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Thread: Which planes to get?

  1. #1

    Which planes to get?

    Morning all,

    I am wanting to get a couple of planes. I dont do a lot of hand tool work and my future projects wont call for it really, but there have been and will be times that I'll need a plane. I'd like to start out with a block plane and a bench plane. My knowledge of planes is very limited so I am looking for advice on the bench plane. From some research I've done it sounds like a block plane and a low angle jack plane will cover the vast majority of needs.

    Is that a good place to start? What should be considered when purchasing planes?

    Thanks

  2. #2
    Join Date
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    I'd want to have a smooth plane--ie. no 4, or if you have small hands a no. 3. A finely set smoother is much better than sanding to remove planer or jointer marks. If I planned to do much jointing of boards together to create panels, I'd also want a no. 7.

  3. #3
    Join Date
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    It depends on how you are going to use them. If you are using them along side of power tools, a block and smoother would be a good choice. If you are using only hand tools, I'd suggest a #5 jack plane to start.

    also, are you looking new, already restored vintage, or getting a vintage to restore yourself. If looking for suggestions, I'd recommend the middle from someone like Don Williol (sp?) at time tested tools.

    bottom line on bottom (BLOB): what are you looking to do with it?

  4. #4
    A low angle block, a jack and a shoulder plane, to start.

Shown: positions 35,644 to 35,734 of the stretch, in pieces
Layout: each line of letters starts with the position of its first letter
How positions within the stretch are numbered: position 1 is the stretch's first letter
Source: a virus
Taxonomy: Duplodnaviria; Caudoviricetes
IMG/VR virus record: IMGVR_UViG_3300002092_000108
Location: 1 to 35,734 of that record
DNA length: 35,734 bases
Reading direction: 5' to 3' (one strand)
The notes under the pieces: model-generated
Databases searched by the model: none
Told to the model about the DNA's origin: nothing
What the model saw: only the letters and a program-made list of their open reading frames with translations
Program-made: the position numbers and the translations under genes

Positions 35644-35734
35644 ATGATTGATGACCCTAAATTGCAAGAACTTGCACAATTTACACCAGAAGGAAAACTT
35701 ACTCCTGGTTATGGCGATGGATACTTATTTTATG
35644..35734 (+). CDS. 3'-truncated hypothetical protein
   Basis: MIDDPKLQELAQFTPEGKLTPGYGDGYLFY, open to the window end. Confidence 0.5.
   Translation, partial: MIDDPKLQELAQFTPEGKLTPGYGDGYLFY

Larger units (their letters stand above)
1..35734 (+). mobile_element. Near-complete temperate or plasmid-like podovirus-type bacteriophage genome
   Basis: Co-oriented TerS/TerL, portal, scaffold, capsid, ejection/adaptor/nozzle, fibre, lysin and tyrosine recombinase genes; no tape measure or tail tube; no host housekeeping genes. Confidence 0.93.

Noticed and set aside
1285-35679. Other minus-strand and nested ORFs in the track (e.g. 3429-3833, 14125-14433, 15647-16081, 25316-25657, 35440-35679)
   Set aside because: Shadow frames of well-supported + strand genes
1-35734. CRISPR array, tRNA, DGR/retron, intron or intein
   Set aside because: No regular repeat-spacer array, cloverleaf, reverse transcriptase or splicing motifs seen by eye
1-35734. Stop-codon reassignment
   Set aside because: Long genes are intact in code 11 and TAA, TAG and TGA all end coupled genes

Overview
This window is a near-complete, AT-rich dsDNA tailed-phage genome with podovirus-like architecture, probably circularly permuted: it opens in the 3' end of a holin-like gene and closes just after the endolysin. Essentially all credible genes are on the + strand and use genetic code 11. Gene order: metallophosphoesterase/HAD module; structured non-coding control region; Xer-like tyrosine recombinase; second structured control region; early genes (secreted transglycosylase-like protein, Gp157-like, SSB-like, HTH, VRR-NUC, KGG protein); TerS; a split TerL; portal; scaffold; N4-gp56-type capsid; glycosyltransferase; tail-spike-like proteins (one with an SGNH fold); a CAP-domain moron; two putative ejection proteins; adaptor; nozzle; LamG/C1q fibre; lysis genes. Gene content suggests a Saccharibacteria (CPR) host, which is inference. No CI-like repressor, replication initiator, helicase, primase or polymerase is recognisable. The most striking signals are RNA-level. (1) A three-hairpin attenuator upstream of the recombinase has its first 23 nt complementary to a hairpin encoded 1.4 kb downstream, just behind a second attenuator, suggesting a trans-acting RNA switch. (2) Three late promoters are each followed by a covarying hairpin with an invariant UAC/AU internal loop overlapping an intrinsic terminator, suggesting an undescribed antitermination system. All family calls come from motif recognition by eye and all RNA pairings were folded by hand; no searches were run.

"Anything seems possible when you don't know what you're doing."

  5. #5
    Join Date
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    The block and jack are a good start ... the block is generally useful, even if you aren't a handtools guy. The Jack is an all-purpose, not ideal for any particular task, but capable of most.

  6. #6
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    I dont do a lot of hand tool work and my future projects wont call for it really, but there have been and will be times that I'll need a plane.

    This. What have you needed a plane for? In my albeit limited experience, the most useful planes for a powertool woodworker are the Low Angle Block, the Shoulder (medium or large) and the Router Plane. Why those three? Because they are the ones that excel at fitting joinery. You could toss the side rabbet plane in there as well, it's da bomb for making a groove just a wee bit wider, but it is a one trick pony. The bench planes are primarily for stock prep and finish prep.
    It came to pass...
    "Curiosity is the ultimate power tool." - Roy Underhill
    The road IS the destination.

  7. #7
    Mr. Sanford asks good questions.

    For the work I do, a #3 or #4 smoother, plus a low angle block plane would be a good starting place, followed by a router plane. YMMV.

  8. #8
    I would get a low angle block plane first.
    Then I'd spend time learning how to use it and *sharpen it*.

    Next I'd get a #4 bevel down smooth plane. I'll sell all my planes before this one.

  9. #9
    Join Date
    Aug 2014
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    Quote Originally Posted by Prashun Patel View Post
    I would get a low angle block plane first.
    Then I'd spend time learning how to use it and *sharpen it*.

    ....
    This!

    Get the low angle block plane, use it for everything, and figure out what it doesn't do well in your workflow!

    Then ask again about the best options to cover the deficiencies you have identified.
    Last edited by David Bassett; 11-06-2017 at 3:55 PM. Reason: fix the typo

  10. #10
    Join Date
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    Be very careful, though...as these things can be addictive..
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    DAMHIKT....

  11. #11